The European Commission, on 20 July 2021, unveiled a landmark legislative proposal1 that would overhaul the European Union’s approach to anti-money laundering and combatting the financing of terrorism (AML/CFT), creating a Union-wide AML/CFT supervisor2 and introducing a common AML/CFT Rulebook3 (Rulebook) that will apply directly to obliged entities in all member states. The Commission also proposed a new AML/CFT Directive4 (AMLD6) that imposes higher standards for the operation of national AML/CFT regimes. The European Commission’s proposal follows several years of AML scandals for the EU and EU financial institutions (FIs), including accusations that the Estonia branch of Danske Bank laundered more than USD 200 billion originating in Russia,5 and a proposal by the U.S. Treasury Department to designate Latvia-based ABLV as an institution of primary money laundering concern under the USA PATRIOT Act.6 Implementation of the EU proposal—if passed—is likely to overlap with that of another major AML/CFT reform, the U.S. Anti-Money Laundering Act (also known as AMLA), which was signed into law in 2021.7 Both are legislative responses to the FATF’s call for greater effectiveness and sustainability of national AML/CFT regimes amid rapid innovation in the financial sector.

  • The proposal includes a regulation establishing the AML Authority (AMLA), an entirely new and independent European Union (EU) agency with a staff of 250, that will have the power to directly supervise certain high-risk cross-border obliged entities and to issue technical standards and guidance that apply directly throughout the Union. AMLA is also envisioned as a coordinating and oversight body for national supervisors and will offer a cooperation mechanism for national-level financial intelligence units (FIUs).
  • The Rulebook incorporates and expands on the provisions of the EU’s existing AML/CFT legislation, AML Directives 4 and 5. The Rulebook, however, would immediately and directly apply to all obliged entities, as opposed to the current Directives, which must first be transposed into national law. Not all member states have fully transposed the Directives, creating variations in requirements throughout the EU. The Rulebook is also frequently more detailed and prescriptive than the Directives.
  • AMLD6 significantly expands and strengthens existing guidelines related to the structure and organization of national AML/CFT regimes. It imposes more rigorous and detailed requirements related to the status and function of national-level FIUs, cross-border cooperation between national supervisors, the status of self-regulatory bodies, and registers of beneficial owners.

If implemented as drafted, the proposed new EU regime would raise global standards in certain areas, creating potential implementation challenges for U.S. and global FIs with European operations. The Rulebook is generally in line with current U.S. supervisory expectations, but imposes certain requirements that exceed the Financial Action Task Force (FATF) standards and are not explicitly captured in U.S. law and regulation. As a result, global and U.S. FIs with a European presence may need to review and update their group-wide AML/CFT program.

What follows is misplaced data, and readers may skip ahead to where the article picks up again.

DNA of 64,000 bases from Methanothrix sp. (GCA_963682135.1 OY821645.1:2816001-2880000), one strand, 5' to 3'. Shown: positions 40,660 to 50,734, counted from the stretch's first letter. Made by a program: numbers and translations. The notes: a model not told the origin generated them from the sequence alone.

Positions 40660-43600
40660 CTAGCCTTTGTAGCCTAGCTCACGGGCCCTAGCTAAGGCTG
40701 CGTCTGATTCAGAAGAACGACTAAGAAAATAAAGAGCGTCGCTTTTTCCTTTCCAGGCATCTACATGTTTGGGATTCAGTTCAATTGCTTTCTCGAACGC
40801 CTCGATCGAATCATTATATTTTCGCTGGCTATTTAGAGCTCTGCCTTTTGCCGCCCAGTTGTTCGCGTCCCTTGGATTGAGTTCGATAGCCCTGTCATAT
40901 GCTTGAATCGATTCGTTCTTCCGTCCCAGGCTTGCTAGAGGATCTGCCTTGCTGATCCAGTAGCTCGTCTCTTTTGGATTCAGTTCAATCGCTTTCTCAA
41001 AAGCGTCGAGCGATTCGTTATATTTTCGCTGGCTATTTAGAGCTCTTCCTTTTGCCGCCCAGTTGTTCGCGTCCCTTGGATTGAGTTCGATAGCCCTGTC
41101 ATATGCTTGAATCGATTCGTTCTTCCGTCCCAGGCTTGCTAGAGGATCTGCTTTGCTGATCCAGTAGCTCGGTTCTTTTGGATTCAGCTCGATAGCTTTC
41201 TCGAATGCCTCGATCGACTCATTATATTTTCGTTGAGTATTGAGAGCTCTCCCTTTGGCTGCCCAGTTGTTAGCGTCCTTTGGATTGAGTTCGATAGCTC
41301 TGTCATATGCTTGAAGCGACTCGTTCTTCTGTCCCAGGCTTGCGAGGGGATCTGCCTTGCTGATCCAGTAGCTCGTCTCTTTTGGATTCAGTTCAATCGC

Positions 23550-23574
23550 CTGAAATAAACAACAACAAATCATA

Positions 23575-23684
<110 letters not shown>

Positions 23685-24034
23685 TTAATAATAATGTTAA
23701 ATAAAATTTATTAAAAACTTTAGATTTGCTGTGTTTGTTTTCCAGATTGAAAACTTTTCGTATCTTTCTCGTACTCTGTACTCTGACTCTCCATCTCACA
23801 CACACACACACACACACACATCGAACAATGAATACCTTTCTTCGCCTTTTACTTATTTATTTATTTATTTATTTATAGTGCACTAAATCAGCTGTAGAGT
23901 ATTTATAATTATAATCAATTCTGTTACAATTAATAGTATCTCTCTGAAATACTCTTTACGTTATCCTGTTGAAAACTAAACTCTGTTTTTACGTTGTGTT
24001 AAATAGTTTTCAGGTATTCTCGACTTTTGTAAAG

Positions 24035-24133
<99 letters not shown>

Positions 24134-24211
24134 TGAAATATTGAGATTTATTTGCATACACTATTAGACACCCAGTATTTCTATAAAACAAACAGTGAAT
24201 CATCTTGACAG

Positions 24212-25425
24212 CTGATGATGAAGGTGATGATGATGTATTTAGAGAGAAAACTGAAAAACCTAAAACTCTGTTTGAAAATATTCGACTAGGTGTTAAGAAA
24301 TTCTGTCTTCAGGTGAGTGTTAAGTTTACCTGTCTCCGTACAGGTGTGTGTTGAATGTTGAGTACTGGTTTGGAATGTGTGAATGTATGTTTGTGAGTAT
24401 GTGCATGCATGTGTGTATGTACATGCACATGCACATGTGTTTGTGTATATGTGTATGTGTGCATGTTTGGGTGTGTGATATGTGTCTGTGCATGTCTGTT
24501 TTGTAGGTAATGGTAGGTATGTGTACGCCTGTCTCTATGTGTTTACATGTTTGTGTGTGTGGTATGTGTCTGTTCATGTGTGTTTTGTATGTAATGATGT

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In addition to the changes that move the EU regime beyond the FATF standards, other aspects of the Commission’s proposal focus on harmonizing requirements throughout the bloc and across sectors, promoting an EU-wide approach to AML/CFT, particularly for financial groups. Among these reforms are elements related to critical areas of an AML/CFT regime such as information sharing and beneficial ownership.

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The proposal gives AMLA full enforcement and sanctions powers over those FIs that it supervises directly, which would be critical to meaningful implementation of the new regime. An active supra-jurisdictional supervisory body would potentially increase enforcement risk for FIs, particularly those that operate across the bloc and are systemically significant to the EU’s economy. AMLA would also be empowered to apply direct pressure on national financial supervisors to urge them to take action against FIs or other obliged entities that AMLA does not directly oversee, and could in certain cases take over supervision of an FI on an emergency basis when it believes national supervisors are not taking sufficient action to deal with AML/CFT violations.

  • AMLA would be required to periodically conduct a risk assessment of the country-level operations of all credit institutions operating in at least seven member states, and all other FIs operating in at least 10 member states.45 AMLA must directly supervise all credit institutions that are rated high risk in at least four member states and that have been under investigation in at least one member state in the past three years, and all other FIs that are rated high risk in at least six member states.46
  • AMLA is empowered to conduct off-site and on-site inspections for all FIs subject to its direct supervision.47 Where it discovers violations, it is empowered to require the FI to take certain actions to remediate violations, including changes in the governance structure and specific requirements related to individual clients or transaction types,48 and to impose financial penalties up to 1% of annual turnover.49  Where an entity refuses to take the actions AMLA requires, the authority can also impose daily penalties of up to 3% of average daily turnover for up to six months.50